Spanning the years from the Norman conquest in 1066 to the dawn of a new era in 1154, when Henry II succeeded to the throne and Eleanor of Aquitaine, the first Plantagenet queen, was crowned, this epic book brings to vivid life five women, including: Matilda of Flanders, wife of William the Conqueror, the first Norman king; Matilda of Scotland, revered as “the common mother of all England”; and Empress Maud, England’s first female ruler, whose son King Henry II would go on to found the Plantagenet dynasty. More than those who came before or after them, these Norman consorts were recognized as equal sharers in sovereignty. Without the support of their wives, the Norman kings could not have ruled their disparate dominions as effectively.

Drawing from the most reliable contemporary sources, Weir skillfully strips away centuries of romantic lore to share a balanced and authentic take on the importance of these female monarchs. What emerges is a seamless royal saga, an all-encompassing portrait of English medieval queenship, and a sweeping panorama of British history.

Praise for Queens of the Conquest

“Best-selling author [Alison] Weir pens another readable, well-researched English history, the first in a proposed four-volume series on England’s medieval queens. . . . Weir’s research skills and storytelling ability combine beautifully to tell a fascinating story supported by excellent historical research. Fans of her fiction and nonfiction will enjoy this latest work.”—Library Journal (starred review)
 
“Another sound feminist resurrection by a seasoned historian . . . Though Norman queens were largely unknowable, leave it to this prolific historical biographer to bring them to life. . . . As usual, Weir is meticulous in her research.”—Kirkus Reviews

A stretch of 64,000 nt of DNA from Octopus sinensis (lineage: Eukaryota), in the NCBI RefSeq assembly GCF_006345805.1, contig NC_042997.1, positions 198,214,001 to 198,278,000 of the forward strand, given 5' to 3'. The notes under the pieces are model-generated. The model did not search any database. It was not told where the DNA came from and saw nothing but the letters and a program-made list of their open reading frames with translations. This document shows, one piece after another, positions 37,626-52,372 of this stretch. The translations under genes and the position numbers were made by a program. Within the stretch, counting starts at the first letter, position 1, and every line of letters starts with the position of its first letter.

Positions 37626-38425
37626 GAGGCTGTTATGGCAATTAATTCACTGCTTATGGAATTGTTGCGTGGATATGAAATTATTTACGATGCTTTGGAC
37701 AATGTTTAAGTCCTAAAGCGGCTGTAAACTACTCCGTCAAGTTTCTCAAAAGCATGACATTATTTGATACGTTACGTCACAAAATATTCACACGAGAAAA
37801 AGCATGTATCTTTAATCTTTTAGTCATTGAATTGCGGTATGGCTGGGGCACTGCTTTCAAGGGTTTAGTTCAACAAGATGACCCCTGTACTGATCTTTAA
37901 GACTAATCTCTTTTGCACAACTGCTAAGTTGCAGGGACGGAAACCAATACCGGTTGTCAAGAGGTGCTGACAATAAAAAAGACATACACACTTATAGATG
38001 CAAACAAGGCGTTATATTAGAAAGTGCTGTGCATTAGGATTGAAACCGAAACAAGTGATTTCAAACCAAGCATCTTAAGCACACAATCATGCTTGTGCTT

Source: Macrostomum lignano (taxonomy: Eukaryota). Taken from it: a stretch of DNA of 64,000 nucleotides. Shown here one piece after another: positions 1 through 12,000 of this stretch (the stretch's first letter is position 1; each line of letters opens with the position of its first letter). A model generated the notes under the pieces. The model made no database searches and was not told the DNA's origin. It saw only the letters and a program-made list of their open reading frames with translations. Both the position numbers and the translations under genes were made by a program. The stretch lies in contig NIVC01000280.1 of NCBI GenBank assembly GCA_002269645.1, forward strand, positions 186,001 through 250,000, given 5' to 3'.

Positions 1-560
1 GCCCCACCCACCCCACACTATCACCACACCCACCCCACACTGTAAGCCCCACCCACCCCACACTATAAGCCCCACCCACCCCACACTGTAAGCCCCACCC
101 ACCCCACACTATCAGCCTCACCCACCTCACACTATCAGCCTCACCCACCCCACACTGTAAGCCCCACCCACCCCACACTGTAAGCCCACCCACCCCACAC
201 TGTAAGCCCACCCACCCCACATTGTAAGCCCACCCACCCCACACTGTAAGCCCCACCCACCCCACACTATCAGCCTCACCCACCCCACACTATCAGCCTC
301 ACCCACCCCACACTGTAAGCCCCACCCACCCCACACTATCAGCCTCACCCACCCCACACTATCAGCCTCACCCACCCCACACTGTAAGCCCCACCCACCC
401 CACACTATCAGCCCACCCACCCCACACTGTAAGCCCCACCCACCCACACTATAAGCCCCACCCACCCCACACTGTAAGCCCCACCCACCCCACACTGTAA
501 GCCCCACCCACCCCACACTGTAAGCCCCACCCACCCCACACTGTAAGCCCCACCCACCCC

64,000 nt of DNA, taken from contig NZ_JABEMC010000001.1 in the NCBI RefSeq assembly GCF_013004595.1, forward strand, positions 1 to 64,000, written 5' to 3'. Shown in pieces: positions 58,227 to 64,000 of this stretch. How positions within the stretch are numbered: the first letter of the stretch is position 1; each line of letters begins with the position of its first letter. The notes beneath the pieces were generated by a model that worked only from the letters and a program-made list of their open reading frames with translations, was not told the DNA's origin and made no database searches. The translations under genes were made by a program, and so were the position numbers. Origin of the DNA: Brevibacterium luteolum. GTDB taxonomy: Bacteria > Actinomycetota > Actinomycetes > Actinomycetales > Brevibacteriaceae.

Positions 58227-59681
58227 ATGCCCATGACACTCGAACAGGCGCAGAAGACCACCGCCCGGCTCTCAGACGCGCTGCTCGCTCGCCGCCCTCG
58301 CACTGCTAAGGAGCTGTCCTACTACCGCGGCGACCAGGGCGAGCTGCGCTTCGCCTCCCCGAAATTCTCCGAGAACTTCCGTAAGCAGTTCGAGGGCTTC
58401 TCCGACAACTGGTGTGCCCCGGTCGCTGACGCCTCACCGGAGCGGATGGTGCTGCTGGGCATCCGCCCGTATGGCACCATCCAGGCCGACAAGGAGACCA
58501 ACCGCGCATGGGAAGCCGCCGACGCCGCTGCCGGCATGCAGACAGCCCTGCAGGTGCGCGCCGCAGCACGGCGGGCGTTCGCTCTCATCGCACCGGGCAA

The surprising and dramatic life of the least known of King Henry VIII’s wives is illuminated in the fourth volume in the Six Tudor Queens series—for fans of Philippa Gregory, Hilary Mantel, and The Crown.

Newly widowed and the father of an infant son, Henry VIII realizes he must marry again to ensure the royal succession. Forty-six, overweight, and suffering from gout, Henry is soundly rejected by some of Europe's most eligible princesses. Anna of Kleve, from a small German duchy, is twenty-four, and has a secret she is desperate to keep hidden. Henry commissions her portrait from his court painter, who depicts her from the most flattering perspective. Entranced by the lovely image, Henry is bitterly surprised when Anna arrives in England and he sees her in the flesh. Some think her attractive, but Henry knows he can never love her.

What follows is the fascinating story of an awkward royal union that somehow had to be terminated. Even as Henry begins to warm to his new wife and share her bed, his attention is captivated by one of her maids-of-honor. Will he accuse Anna of adultery as he did Queen Anne Boleyn, and send her to the scaffold? Or will he divorce her and send her home in disgrace? Alison Weir takes a fresh and astonishing look at this remarkable royal marriage by describing it from the point of view of Queen Anna, a young woman with hopes and dreams of her own, alone and fearing for her life in a royal court that rejected her almost from the day she set foot on England’s shore.
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Additional Information

Publisher
Ballantine Books
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Published on
Oct 2, 2012
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Pages
560